I have read Walden on three different occasions and on each, I have spent time on this particular paragraph in the first chapter. I have kept this quote in a number of places so that I can go to it at need to reflect on this observation, whenever some thing triggers it off.

In the present particular situation, I wonder if it is really the wisdom that Thoreau talks about that I do not do desperate things like arranging for alternative methods of giving care to my father, or running away from it all, or whatever, or whether it is something more noble! Whatever it is, I often do feel like I am living a life of quiet desperation and that annoys me. That it annoys me further aggravates the desperation and it is, I can clearly see, a self fulfilling prophecy or a reinforcing loop or whatever else one wants to call it.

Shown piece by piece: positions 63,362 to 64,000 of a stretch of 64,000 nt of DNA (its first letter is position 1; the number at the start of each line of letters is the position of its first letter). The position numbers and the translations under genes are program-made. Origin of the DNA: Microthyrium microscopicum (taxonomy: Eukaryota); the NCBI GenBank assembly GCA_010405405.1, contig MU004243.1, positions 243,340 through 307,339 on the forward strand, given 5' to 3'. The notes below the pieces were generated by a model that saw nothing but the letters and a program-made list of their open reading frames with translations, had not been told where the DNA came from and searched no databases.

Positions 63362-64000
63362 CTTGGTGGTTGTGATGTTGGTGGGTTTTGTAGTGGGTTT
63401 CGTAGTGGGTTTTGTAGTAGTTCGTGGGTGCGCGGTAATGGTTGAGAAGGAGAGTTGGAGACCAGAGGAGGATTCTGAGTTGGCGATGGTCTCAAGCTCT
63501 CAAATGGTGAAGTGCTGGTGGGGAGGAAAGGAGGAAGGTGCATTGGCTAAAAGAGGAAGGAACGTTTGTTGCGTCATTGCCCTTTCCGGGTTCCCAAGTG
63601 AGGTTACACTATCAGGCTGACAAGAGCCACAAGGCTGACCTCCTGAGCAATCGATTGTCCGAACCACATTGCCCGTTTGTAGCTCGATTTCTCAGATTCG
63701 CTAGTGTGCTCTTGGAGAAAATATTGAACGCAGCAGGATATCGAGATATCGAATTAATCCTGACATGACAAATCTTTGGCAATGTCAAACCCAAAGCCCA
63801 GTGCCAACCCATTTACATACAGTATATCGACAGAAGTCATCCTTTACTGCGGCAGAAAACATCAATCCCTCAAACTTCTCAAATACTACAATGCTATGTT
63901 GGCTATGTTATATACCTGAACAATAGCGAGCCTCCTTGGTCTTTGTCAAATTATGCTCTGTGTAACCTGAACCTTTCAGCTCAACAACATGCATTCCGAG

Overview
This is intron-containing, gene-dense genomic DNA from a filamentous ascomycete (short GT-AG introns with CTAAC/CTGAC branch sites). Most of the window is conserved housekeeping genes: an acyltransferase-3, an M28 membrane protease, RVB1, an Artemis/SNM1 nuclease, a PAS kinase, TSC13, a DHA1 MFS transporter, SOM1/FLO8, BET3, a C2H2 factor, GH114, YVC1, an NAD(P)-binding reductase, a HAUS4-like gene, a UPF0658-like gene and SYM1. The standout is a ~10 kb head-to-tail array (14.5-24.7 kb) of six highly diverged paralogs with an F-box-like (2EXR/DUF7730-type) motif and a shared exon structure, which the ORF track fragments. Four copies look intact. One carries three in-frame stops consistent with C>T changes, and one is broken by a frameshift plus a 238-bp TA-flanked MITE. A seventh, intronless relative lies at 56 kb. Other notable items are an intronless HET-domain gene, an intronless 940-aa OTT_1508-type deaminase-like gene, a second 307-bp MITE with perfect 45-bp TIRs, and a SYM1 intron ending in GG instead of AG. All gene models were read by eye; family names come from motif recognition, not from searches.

At the end of all such reflection, I simply conclude that it is perfectly normal, and I am just a human being with normal instincts and reactions and it is perfectly the normal thing to do, living a life of a quiet desperation. But as Soren Kierkegaard points out in the quote given at the beginning of this post, I am still in search of the same “most important thing.”

Or am I?

The Story Of My Life.

That friends, is the current story of my life. This post has been in the making for quite some time and when this cartoon appeared the bulb went on about the timing.

Bar a few times, I have lived away from my father for more than half a century. What I knew of him from before that, and what I have seen of him on and off since then, did not prepare me for the situation that I am now in.

“He is a self-made man and worships his creator.”
– John Bright